By the end of 1991 — 19 years ago if you’re counting — the Soviet Union was gone and a new Russian government was in power. At the time there was much heated, anxious discussion over the need for immediate U.S.-Russian cooperation to bring under effective control all of the former USSR’s 22,000-plus nuclear weapons. Then, in the 2004 presidential election campaign, John Kerry and George W. Bush debated whether that arsenal should be brought under full control by 2008 or 2010. On Monday, President Obama will convene in Washington a so-called nuclear summit aimed at stopping nuclear proliferation and preventing al-Qaeda and its allies from acquiring and using a chemical, biological, or nuclear weapon against the United States or one of its allies. And, by the way, when the conference opens none of the attendees will be able to verify that the former-USSR’s WMD arsenal is fully controlled.
Who is kidding who? Most Americans probably presume that President Obama and his team are holding the conference to protect their country. They would be right, but mainly in the theoretical sense. Obama is holding the conference so Americans “think” that he and the Republicans — this is an effort with bipartisan support — are doing something to defend them against the WMD threat. All such international conferences produce enormous amounts of blather and precious little substantive accomplishment. When it concludes, Obama will appear with the other attendees gathered around him and announce that the world is safer because of the conference and that this safety will henceforth grow through international cooperation. And the former-USSR’s nuclear arsenal still will not be fully secured.
Effective international control over the illicit trafficking in WMDs and/or their components is a long-term effort and — given the waste of nearly two decades — one that still has a long way to go. Most reports show that the number of cases of trafficking in these materials is growing, and that many of the trafficking operations that are discovered and stopped in one way or another are tied back to the states of the former-USSR. But there are also numerous incidents where nuclear-related materials are stolen or illegally purchased in countries that do not have adequate control over the nuclear reactors they use for research purposes or to produce electrical power. In short, the possible sources of WMD-related componets and materials are many and there appears to be no quick multi-national fix for this problem.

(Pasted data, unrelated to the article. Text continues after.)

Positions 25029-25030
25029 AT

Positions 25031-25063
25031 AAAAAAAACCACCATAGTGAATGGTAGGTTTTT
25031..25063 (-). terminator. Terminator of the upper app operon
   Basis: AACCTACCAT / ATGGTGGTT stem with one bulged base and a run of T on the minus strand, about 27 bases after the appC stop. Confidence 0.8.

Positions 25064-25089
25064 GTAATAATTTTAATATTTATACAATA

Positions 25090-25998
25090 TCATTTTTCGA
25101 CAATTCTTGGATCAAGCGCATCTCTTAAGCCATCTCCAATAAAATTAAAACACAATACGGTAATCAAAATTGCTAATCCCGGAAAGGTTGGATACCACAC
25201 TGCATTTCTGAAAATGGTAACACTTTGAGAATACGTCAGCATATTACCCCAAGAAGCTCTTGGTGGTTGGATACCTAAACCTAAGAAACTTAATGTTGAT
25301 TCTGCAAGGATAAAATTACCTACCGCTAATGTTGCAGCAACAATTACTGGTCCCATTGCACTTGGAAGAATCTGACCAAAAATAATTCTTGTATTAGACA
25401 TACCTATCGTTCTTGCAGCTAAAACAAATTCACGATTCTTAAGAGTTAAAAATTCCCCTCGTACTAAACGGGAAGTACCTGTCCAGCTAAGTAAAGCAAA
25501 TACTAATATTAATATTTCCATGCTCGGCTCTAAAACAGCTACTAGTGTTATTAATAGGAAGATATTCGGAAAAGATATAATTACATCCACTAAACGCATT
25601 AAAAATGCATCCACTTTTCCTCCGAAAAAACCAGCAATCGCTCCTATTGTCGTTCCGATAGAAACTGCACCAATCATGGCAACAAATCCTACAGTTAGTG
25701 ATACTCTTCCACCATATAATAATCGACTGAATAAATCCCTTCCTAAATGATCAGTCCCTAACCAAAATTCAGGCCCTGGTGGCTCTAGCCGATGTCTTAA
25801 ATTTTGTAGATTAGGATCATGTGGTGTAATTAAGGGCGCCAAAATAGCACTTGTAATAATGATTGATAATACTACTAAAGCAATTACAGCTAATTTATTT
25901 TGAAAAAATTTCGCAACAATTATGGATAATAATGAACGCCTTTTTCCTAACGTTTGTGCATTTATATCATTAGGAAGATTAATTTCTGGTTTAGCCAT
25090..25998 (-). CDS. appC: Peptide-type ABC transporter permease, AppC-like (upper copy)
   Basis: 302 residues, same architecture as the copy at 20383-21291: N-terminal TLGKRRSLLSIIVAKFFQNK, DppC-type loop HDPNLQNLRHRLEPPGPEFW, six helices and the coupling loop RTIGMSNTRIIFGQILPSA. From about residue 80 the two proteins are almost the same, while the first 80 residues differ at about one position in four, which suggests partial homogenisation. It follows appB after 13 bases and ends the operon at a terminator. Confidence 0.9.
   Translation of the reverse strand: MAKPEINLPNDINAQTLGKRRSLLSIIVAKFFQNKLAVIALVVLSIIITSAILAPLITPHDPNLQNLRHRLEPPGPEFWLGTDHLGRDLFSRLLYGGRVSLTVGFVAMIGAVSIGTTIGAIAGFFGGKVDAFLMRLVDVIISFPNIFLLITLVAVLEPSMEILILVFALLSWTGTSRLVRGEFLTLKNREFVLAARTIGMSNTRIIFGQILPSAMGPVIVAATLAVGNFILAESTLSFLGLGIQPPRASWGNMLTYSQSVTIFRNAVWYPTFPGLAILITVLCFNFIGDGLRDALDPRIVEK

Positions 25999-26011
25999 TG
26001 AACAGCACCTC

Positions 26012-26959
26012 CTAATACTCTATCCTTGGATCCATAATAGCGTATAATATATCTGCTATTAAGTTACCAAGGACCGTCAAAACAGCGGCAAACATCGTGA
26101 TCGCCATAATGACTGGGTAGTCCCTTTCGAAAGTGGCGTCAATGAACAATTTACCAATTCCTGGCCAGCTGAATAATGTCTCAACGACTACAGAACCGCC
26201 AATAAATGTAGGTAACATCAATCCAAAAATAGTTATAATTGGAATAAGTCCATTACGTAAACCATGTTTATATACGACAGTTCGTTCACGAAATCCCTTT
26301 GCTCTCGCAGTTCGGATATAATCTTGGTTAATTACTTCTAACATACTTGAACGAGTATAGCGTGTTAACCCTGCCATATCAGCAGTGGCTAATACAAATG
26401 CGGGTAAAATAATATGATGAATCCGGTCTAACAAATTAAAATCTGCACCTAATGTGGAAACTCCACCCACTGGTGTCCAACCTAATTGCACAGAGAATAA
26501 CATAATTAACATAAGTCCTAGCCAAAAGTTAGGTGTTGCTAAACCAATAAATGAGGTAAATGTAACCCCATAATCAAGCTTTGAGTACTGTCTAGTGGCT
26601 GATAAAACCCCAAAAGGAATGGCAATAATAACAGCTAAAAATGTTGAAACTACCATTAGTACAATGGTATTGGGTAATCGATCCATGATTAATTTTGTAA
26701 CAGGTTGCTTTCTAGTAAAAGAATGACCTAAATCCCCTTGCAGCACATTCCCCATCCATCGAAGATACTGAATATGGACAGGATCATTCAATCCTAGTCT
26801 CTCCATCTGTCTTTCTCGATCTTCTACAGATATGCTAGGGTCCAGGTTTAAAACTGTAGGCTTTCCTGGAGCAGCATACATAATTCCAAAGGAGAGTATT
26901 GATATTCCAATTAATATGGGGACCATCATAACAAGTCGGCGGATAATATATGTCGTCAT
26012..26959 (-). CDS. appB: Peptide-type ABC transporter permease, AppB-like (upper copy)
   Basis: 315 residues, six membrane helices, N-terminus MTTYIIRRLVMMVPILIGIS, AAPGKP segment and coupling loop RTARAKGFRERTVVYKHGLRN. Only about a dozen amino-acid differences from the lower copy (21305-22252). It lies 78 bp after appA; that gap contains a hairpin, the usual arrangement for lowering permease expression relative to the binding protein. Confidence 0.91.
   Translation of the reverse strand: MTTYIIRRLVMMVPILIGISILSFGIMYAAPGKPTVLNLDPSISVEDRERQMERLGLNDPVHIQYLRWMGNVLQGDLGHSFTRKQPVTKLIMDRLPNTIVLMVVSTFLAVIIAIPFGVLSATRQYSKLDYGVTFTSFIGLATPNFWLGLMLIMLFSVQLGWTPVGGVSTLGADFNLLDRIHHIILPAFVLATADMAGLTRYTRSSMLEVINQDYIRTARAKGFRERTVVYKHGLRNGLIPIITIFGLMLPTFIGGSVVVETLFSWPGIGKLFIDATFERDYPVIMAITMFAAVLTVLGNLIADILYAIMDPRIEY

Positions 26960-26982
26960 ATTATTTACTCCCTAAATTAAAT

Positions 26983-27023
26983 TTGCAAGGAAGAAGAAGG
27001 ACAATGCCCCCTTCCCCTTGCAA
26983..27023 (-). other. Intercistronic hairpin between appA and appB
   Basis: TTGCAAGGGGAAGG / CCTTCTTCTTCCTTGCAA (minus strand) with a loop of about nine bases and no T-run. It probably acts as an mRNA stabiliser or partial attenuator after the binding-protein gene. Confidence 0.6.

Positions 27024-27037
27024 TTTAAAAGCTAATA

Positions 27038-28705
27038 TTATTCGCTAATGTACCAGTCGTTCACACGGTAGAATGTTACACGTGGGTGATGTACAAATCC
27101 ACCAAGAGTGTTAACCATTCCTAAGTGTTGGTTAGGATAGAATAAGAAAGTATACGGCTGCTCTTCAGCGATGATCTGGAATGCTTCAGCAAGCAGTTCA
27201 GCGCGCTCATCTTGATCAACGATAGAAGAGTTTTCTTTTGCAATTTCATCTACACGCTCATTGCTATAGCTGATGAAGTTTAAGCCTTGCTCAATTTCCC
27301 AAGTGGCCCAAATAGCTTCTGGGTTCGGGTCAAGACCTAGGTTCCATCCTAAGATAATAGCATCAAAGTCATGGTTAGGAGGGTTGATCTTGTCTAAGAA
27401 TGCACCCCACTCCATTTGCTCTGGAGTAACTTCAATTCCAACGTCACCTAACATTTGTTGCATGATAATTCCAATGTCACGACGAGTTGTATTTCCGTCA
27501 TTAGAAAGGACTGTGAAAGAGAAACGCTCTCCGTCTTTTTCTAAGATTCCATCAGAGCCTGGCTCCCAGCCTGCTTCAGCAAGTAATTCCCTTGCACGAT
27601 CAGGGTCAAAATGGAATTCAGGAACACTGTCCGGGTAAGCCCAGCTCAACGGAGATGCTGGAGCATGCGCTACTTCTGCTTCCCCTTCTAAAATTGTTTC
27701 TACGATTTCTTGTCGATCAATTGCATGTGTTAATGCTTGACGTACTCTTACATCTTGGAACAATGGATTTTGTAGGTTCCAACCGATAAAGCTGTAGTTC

What do do? Well surely Obama and the Republicans should press ahead with their summit and then try to implement whatever measures it produces. But expecting this to prevent our Islamist foes from acquiring and using some kind of WMD inside the United States is pretty near a forlorn hope. Ultimately, and as always, America’s defense will depend on its willingness to do its own heavy lifting. Because we cannot expect effective international controls anytime soon, our bipartisan leaders’ best bet for keeping a WMD out of the United States is — no surprise here — to control our land and water borders. Airline security has improved to the point where it would be difficult to get nuclear materials into America on a civilian airliner (although the issues of chemical and biological weapons and suicide bombers on airliners are a long way from being solved). But driving a nuclear device into the United States from Mexico or floating one across the Niagara River from Fort Erie, Ontario, to Buffalo, New York, — as we floated beer across on many a summer day when I was a kid — is a lead-pipe cinch. In other words, Obama’s summit can produce potential safety in the decades ahead, but only near-term and effective border control — which means using the U.S. military — can offer any reasonable chance of defending the United States against nuclear materials that have already been illicitly acquired.
One other point of interest. Osama bin Laden formed his al-Qaeda organization in 1988. It has been seeking to acquire a nuclear and other WMD capability since 1989. In other words, al-Qaeda and its allies have a twenty-year head start over whatever this week’s summit decides to do.